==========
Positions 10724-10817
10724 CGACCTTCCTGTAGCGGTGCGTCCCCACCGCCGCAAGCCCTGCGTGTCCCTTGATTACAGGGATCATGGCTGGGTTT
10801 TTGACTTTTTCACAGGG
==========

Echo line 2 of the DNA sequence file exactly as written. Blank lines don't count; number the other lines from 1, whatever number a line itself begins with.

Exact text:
10724 CGACCTTCCTGTAGCGGTGCGTCCCCACCGCCGCAAGCCCTGCGTGTCCCTTGATTACAGGGATCATGGCTGGGTTT